RN Provides Compassionate Care to Patients in Mexico
Nancy Richardson knew from a young age that she wanted to become a nurse. Growing up in Guatemala, Nancy witnessed the pain and struggles of the underserved firsthand, and knew she wanted to make a difference.
She began her career with Scripps Mercy Hospital as a secretary before she became an emergency room nurse – a role she’s enjoyed for the last six years. Nancy volunteered at an orphanage in Tijuana, Mexico, and was always looking for additional ways to give back. After spotting a flier on a bulletin board at Scripps Mercy’s Chula Vista campus last year, she immediately called to find out how she could help.
“The timing was perfect,” Nancy said. “They were about to leave on a mission to Zamora, Mexico, and they desperately needed a bilingual post-anesthesia care unit (PACU) nurse to help translate. The group was incredibly welcoming, and I felt so fortunate to be able to go along.”
Since that trip last year, Nancy has accompanied the team on two Tijuana missions, including the most recent trip in February 2010 where MOST performed 46 surgeries in just two days. From correcting cleft lips and palates to performing ear reconstructions, their efforts made a significant impact.
Nancy values her role with M.O.S.T. because she can see how her work is changing people’s lives.
“As soon as the bus pulls up in front of the hospital in Tijuana, the children and families know who we are, and they’re so happy to see us,” Nancy remarked. “Many are repeat patients, so you recognize people you’ve met on a previous trip, and it’s so nice to know that you have friends in another part of the world who you’re helping.”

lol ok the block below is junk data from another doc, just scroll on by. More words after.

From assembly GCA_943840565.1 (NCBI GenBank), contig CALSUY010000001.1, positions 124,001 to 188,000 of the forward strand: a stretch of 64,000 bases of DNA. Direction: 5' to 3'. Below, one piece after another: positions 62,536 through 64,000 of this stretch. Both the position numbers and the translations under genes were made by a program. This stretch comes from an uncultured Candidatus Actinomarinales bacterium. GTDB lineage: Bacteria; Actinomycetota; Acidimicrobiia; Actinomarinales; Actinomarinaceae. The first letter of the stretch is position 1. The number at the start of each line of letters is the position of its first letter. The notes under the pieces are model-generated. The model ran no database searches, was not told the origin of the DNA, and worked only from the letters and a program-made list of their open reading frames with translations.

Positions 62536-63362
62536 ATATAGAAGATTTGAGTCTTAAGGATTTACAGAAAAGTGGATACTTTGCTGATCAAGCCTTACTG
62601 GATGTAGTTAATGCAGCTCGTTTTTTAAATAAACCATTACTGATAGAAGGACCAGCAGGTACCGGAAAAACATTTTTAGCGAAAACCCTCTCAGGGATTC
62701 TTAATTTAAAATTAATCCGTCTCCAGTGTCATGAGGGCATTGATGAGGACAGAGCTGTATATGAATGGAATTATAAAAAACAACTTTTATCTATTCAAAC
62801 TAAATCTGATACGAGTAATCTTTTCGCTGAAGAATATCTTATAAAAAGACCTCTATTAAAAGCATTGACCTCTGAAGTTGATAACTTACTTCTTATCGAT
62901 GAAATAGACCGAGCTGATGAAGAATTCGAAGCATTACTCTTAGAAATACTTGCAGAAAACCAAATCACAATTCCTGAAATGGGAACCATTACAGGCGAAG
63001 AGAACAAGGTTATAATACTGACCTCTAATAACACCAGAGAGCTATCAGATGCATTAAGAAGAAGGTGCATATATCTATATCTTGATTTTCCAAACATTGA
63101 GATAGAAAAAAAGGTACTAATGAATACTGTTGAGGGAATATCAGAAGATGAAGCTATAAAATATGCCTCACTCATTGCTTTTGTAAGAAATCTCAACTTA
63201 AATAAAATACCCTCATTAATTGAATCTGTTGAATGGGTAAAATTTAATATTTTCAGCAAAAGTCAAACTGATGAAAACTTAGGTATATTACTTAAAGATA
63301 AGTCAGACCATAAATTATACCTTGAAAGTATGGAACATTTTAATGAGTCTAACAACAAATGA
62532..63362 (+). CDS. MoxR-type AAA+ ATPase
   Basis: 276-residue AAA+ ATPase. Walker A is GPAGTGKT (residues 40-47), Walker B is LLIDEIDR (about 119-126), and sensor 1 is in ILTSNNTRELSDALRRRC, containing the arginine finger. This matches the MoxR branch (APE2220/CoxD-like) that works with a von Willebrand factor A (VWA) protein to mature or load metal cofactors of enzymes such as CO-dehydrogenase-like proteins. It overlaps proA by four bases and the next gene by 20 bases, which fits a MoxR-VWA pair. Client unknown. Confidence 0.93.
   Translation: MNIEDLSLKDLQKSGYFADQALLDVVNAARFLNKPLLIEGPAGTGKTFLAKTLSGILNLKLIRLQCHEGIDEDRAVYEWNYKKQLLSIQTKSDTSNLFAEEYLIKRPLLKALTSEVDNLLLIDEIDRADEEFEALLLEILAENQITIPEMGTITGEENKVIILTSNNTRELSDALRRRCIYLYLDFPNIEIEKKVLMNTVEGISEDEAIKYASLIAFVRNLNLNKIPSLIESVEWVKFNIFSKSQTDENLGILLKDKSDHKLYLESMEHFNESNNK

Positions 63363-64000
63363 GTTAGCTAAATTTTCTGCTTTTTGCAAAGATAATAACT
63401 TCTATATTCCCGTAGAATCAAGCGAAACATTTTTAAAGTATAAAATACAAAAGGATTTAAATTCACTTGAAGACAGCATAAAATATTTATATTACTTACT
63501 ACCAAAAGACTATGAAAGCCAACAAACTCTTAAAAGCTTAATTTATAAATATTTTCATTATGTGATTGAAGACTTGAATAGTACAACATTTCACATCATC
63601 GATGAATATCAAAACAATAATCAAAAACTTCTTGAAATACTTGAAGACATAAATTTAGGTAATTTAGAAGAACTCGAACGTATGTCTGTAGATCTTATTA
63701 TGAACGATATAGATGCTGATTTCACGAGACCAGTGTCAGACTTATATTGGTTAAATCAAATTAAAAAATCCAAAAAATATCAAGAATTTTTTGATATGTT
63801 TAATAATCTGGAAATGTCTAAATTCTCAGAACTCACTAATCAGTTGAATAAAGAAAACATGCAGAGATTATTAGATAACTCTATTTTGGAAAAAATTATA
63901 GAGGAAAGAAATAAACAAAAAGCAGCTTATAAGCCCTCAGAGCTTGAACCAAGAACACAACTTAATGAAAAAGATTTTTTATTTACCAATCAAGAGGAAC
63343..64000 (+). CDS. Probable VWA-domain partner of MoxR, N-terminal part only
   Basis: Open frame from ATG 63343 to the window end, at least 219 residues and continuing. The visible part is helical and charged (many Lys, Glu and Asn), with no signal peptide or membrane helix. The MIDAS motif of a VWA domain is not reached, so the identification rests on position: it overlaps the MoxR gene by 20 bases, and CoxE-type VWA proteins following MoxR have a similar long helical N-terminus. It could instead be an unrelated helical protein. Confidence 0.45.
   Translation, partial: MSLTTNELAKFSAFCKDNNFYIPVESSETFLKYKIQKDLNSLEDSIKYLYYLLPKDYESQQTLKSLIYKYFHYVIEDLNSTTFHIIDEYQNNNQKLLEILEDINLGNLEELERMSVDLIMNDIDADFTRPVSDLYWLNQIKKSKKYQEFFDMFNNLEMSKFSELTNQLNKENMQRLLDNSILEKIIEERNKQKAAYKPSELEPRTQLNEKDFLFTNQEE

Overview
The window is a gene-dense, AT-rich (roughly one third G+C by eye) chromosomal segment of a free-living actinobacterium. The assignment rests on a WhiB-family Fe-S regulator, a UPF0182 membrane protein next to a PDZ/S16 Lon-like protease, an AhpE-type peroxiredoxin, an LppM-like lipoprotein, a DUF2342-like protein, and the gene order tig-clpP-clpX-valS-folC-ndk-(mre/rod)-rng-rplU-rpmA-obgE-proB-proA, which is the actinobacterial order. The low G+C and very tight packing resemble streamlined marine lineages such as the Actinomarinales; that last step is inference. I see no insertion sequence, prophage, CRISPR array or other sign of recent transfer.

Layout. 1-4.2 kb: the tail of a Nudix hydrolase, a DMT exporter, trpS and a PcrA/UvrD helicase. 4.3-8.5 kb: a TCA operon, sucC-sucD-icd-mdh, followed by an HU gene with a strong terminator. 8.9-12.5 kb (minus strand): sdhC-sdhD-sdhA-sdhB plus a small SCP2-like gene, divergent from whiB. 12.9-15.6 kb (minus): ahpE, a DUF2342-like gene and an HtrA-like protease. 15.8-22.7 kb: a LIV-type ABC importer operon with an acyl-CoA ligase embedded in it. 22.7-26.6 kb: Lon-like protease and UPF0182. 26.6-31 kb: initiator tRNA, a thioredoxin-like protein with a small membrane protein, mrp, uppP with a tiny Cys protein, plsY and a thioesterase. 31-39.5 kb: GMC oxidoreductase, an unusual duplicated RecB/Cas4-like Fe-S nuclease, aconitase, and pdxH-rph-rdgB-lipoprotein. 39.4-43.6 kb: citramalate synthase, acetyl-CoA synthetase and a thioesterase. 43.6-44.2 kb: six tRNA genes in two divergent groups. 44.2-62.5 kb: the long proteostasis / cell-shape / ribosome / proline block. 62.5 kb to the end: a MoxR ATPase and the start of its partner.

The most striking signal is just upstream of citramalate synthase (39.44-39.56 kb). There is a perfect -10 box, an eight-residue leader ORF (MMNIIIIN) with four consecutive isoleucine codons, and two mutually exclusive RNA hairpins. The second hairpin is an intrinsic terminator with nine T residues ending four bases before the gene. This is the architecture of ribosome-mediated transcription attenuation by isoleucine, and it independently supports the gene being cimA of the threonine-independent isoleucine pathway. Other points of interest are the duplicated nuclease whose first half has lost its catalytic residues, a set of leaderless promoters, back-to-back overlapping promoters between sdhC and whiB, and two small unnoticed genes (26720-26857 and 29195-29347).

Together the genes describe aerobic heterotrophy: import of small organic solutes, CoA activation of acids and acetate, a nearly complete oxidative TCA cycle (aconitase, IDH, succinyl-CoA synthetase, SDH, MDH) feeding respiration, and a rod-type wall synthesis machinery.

As a translator, children and their families share their stories with Nancy, revealing the devastating impact deformities have had on their lives. Many of the children don’t leave the house to play and spend most of their time hiding indoors to avoid the ridicule and cruelty of other children. Hearing their stories gives Nancy an opportunity to form a special friendship with these brave young patients.
“On this last trip, I saw a 19-year-old boy who I had met on a previous trip. We had performed ear surgery on him and had to leave drains on his ear, which required a great deal of home care. I remember giving very complicated instructions to him and his elderly uncle, and I was worried about whether he understood what he would need to do. When I saw him in February, I was so pleased to learn that he had followed the instructions well and was ready for a new surgery. It was so nice to see him and talk to him as a friend.”
In the fast-paced environment of the U.S. emergency room, nurses often don’t have an opportunity to see the difference their care can make in a patient’s life, but that’s not the case on a MOST mission.
“We’re able to see firsthand the difference we can make in these people’s lives – especially in the older children and adults who cry and get so emotional, because we’re able to take away the thing that has caused them so much pain and suffering,” Nancy said. “This is the most rewarding part of my role, being able to help those who would otherwise not have a chance.”